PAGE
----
Audrey Truschke a supposed historian who is best known for whitewashing the crimes of barbaric Mughal ruler Aurangzeb, cooked up a storm on Friday by alleging that Lord Ram was called a “misogynistic pig” by Sita while she when through her Agnipariksha (a trial by fire):
In the above tweet, Truschke claimed to have “loosely translated” Valmiki’s narration of the Ramayana. Soon objections were raised over the comment of hers, and she later brazened it out by claiming that she had “summarised parts of the Ramayana accurately and in colloquial English”.
When asked to provide references for her sensational claims she cited a couple of verses from a “Sanskrit critical edition” which she claimed were translated into English by Goldman and Pollock.
This was soon picked up by well-known Twitter historian True Indology who asserted that Sita had merely accused Ram of not trusting her, without going to the extent of calling him a “misogynistic pig”. Coming to the references provided by Truschke, True Indology claimed that the two scholars contradict each other and that Truschke herself had provided incorrect references.
To drive home his point, he later posted the complete translation of the said verse where nothing remotely close to “misogynistic pig” was visible:
Audrey @audreytruschke claims Sita called Rama a misgynist pig and refers to pollock’s translation as source. I am posting Pollock’s translation of the verse in full for all to read
No where does she call Rama a “misogynist pig”. Far from it, she says “why don’t you trust me?” pic.twitter.com/bObClruKHy
— True Indology (@TrueIndology) April 20, 2018
Twitter user and columnist Abhinav Agarwal too listed out the said Sanskrit Shloka in question, and translated Sita’s statement to Ram as, “Why are you speaking such harsh words, which are violent to hear for me, like a common man speaking to a common woman”. He also floated the possibility of the word “common” being replaced by vulgar but again there was no connection to the phrase, “misogynist pig”.
Later when she was supposedly cornered, Truschke described her controversial statement as being colloquial, and not being a literal one:
Going back to Sita at the agnipariksa – The issue here is, in part, one of translation. I offered a loose, colloquial translation, not a strict literal one. I think it’s important to make translated texts alive in their target language (to use a somewhat technical term) #Ramayana
— Audrey Truschke (@AudreyTruschke) April 20, 2018
Other Hindu scholars too took note of Audrey’s claims and author Hindol Sengupta described them as an attack on a non-white culture by racist white supremacists while pressing her to prove her claims or apologise instead:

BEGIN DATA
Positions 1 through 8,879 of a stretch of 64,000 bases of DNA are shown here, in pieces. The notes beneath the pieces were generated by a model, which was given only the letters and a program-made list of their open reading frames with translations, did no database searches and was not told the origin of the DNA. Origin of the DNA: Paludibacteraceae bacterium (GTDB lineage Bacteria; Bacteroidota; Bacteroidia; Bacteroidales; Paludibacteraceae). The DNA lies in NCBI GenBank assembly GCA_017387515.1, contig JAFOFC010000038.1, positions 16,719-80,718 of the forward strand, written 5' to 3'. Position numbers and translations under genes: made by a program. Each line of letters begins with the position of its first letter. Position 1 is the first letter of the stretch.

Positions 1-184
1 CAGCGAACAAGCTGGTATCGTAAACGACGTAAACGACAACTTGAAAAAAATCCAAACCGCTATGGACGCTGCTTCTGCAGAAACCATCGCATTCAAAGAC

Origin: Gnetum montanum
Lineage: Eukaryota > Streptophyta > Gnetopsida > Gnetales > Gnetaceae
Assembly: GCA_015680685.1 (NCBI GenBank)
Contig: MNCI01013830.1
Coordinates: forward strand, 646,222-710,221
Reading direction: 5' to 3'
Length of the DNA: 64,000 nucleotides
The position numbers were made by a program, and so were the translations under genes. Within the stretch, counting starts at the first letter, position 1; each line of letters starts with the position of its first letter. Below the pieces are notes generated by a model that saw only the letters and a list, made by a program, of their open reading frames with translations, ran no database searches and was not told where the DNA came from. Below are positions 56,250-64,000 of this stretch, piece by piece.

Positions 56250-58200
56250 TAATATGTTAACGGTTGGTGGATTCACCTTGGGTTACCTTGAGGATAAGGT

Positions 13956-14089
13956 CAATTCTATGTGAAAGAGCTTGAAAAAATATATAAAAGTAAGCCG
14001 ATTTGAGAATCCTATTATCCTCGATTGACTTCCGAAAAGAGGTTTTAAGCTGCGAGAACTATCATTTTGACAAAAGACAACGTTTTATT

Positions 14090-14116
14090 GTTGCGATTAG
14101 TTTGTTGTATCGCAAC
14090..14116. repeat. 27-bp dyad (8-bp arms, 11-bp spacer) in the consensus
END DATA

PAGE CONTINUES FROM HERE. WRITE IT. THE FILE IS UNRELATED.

World over a major problem of politics and academia is rampant White Supremacy, insiduous and overt racism, constant vilification of non-White culture, religion, iconography. As part of academia, I am ashamed @RutgersU has allowed open racism, White Supremacy by @AudreyTruschke
— HindolSengupta (@HindolSengupta) April 20, 2018
Even bestselling author Amish Tripathi drew a conclusion similar to Sengupta:
Salil, are u supporting White Supremacist deliberate mistranslations to insult non-white religions & Gods? There is a difference between scholarship and white-supremacist bias. It has to be called out. Have u actually read what she called Lord Ram? @saliltripathi@HindolSenguptahttps://t.co/KpRuzEjeKg
— Amish Tripathi (@authoramish) April 20, 2018
Even though not commenting directly on the matter, noted author and economist Sanjiv Sanyal listed a quote from Edward Said’s book Orientalism, about Western scholars controlling the interpretation of a culture, which might accurately describe what Truschke and her ilk might be up to:
Quote from Edward Said’s classic “Orientalism” on how Western scholars establish a monopoly on how a culture should be interpreted. This is then used subtly to colonise and control a people. Said wrote about Middle East but also true of India. pic.twitter.com/P3ckw4EDiV
— Sanjeev Sanyal (@sanjeevsanyal) April 20, 2018
Even after being thoroughly proven wrong Truschke didn’t apologise for her erroneous and defamatory claims and took refuge under a supposed victim card by compiling the alleged abuses she received, without engaging in a proper debate with the aforementioned scholars, who respectfully raised various pertinent points.